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Paul R. Surburg

This article provides insights into the use of imagery procedures with special populations. After an overview of various imagery techniques that have been used to enhance motor performance with normal persons, studies dealing with the elderly, brain and spinal cord injuries, neoplasms, and persons with mental handicaps are discussed. Issues are addressed concerning the use of imagery techniques by the researcher and practitioner. The final section of this paper deals with possible applications of imagery techniques with special populations.

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Kate A.T. Eddy and Stephen D. Mellalieu

The purpose of this study was to investigate imagery experiences in performers with visual impairments. Structured, in-depth, qualitative interviews were conducted with six elite goalball athletes regarding the processing and use of mental images in training and competition. Interview transcripts were analyzed using deductive and inductive procedures and revealed four general dimensions describing the athletes’ uses of imagery. Participants reported using imagery for cognitive and motivational purposes in both training and competition. Imagery was also suggested to be utilized from an internal perspective with the processing of images derived from a range of modalities. The findings suggest that visual impairment does not restrict the ability to use mental imagery and that psychological interventions can be expanded to include the use of all the athletes’ sensory modalities.

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Paul R. Surburg, David L. Porretta and Vins Sutlive

The purpose of this study was to examine the role of imagery practice as supplementary practice in the performance of a throwing task. A secondary purpose was to ascertain if different cognitive demands of a motor task affected the use of this supplementary practice. Forty adolescents with mild mental retardation were randomly assigned to the following groups: low cognitive loading-physical practice, low cognitive loading-imagery and physical practice, high cognitive loading-physical practice, high cognitive loading-imagery and physical practice. Subjects engaged in seven practice sessions during which performance scores of a throwing task were recorded. Groups supplemented with imagery practice were superior in performance to nonimagery groups. A higher cognitive loading of the task did not enhance the use of this type of supplementary practice more than a lower loading. The results of this study reflect the efficacy of imagery practice as a means to improve motor performance of students with mild mental retardation.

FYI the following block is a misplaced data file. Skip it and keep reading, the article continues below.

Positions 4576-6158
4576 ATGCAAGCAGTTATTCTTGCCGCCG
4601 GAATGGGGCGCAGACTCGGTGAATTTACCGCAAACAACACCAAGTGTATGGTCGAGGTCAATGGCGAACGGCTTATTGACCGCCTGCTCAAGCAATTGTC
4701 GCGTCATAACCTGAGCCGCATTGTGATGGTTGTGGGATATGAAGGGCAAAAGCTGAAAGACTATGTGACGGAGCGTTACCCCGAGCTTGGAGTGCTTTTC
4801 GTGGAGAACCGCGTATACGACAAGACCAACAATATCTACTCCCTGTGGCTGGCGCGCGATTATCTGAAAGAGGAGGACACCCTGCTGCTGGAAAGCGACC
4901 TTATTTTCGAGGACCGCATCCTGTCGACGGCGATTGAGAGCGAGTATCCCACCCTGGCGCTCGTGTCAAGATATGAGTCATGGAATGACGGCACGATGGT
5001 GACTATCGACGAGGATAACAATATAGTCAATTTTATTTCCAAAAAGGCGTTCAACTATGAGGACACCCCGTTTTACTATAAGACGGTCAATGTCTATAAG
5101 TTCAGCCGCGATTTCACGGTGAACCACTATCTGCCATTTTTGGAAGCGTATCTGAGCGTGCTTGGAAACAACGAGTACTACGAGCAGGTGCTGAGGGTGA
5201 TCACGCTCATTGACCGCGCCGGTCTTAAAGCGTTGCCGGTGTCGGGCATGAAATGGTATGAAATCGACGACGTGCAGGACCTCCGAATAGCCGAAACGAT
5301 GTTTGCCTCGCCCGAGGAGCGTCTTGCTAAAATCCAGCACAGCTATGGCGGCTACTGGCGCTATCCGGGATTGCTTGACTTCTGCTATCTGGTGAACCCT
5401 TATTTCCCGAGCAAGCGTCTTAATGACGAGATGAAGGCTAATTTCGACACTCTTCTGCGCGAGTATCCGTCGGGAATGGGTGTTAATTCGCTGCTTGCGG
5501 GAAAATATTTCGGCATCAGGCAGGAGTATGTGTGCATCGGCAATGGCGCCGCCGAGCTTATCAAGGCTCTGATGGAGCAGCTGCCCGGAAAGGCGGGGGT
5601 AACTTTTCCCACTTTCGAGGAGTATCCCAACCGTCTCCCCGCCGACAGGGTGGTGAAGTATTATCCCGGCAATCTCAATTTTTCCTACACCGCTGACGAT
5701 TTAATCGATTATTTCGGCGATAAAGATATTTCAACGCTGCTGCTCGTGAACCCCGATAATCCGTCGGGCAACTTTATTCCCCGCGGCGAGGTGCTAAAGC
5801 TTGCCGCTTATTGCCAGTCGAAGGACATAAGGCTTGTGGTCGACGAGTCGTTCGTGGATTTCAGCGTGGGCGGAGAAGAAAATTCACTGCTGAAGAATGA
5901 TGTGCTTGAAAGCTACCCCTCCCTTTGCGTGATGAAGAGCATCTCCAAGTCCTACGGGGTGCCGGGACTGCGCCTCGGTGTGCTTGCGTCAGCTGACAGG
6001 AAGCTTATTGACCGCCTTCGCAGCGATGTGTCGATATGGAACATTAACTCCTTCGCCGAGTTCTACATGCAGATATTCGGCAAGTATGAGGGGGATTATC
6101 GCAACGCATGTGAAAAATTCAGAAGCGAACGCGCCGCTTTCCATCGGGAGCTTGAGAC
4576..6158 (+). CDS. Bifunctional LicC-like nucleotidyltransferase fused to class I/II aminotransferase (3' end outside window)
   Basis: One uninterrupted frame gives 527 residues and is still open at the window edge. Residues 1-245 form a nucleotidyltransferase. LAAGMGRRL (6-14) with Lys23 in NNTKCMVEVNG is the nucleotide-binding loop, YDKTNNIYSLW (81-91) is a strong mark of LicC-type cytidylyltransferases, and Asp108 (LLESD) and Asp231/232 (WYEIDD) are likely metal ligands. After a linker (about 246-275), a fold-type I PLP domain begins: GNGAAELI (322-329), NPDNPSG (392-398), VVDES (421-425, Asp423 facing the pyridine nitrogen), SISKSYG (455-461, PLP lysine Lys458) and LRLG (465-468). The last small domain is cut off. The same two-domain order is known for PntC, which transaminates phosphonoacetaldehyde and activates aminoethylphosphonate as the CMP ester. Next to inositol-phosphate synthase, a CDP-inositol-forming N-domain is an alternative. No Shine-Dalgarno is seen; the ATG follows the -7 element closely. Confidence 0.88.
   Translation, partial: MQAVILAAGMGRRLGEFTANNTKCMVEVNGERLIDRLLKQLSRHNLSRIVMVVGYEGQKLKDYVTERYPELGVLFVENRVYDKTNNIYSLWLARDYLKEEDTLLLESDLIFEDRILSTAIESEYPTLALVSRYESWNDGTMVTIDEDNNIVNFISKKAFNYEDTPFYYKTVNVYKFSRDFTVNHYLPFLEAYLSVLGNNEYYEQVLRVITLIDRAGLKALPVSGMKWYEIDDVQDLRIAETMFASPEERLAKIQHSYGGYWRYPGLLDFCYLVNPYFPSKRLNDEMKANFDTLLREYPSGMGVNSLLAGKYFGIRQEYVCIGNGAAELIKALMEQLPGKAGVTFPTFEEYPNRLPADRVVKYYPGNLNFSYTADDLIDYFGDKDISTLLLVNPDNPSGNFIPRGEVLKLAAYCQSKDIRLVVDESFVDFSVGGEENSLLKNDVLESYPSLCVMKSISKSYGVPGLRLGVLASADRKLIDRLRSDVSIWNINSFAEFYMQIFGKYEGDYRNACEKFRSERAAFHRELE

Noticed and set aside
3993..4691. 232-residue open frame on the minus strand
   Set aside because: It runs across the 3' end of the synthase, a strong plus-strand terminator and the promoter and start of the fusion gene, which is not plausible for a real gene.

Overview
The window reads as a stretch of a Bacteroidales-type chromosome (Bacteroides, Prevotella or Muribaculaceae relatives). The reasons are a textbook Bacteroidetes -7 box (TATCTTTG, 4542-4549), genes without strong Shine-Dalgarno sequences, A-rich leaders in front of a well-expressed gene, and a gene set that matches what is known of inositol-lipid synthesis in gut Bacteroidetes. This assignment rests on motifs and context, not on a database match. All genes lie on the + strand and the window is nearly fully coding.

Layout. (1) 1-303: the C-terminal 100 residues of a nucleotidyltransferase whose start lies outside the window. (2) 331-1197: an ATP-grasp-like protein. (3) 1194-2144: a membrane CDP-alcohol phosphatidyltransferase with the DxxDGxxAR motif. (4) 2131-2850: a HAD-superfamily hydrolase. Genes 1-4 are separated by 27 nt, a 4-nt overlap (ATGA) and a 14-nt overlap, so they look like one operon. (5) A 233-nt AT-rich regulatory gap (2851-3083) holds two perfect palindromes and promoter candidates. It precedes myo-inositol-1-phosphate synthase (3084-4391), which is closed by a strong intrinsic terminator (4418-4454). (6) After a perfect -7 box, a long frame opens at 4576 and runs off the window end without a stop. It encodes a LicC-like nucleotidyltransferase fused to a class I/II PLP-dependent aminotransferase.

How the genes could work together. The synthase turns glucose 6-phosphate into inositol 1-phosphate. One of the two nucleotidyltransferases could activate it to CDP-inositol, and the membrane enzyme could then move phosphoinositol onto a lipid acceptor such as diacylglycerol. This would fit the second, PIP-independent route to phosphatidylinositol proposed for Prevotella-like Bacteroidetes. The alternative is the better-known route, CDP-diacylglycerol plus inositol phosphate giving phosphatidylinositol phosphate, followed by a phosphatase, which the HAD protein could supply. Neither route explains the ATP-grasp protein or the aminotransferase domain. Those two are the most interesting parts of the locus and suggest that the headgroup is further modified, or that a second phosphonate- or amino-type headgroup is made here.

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Doris Pogue Screws and Paul R. Surburg

In order to improve motor performance, mental imagery procedures have evolved over the years with nondisabled subjects. Studies researching the concept of using mental imagery with special populations (Surburg, & Stumpner, 1987; Surburg, 1991; Surburg, Porretta, & Sutlive, 1995) are very few in number. This study examined the efficacy of using mental imagery in developing skill on a motorically oriented task (pursuit rotor) and a cognitively oriented task (peg board) on middle school students with mild mental disabilities (MMD). Thirty subjects were assigned randomly to a physical, imagery, or no-practice control group to perform either a peg board or pursuit rotor task. For each motor task, there was a pretest followed by appropriate treatment regime and a posttest session. The dependent variables were the number of pegs placed in appropriate order for the peg board task and time on target for the pursuit rotor task. Results were that imagery practice enhanced the motor performance of children with MMD on both the peg board (cognitively oriented task) and pursuit rotor (motorically oriented task).

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Wojciech Jedziniak, Piotr Lesiakowski and Teresa Zwierko

.M. , Richard , I. , & Dinomais , M. ( 2015 ). What do eye gaze metrics tell us about motor imagery? PLoS ONE, 10 ( 11 ), e0143831 . PubMed ID: 26605915 doi:10.1371/journal.pone.0143831 10.1371/journal.pone.0143831 Rauthmann , J.F. , Seubert , C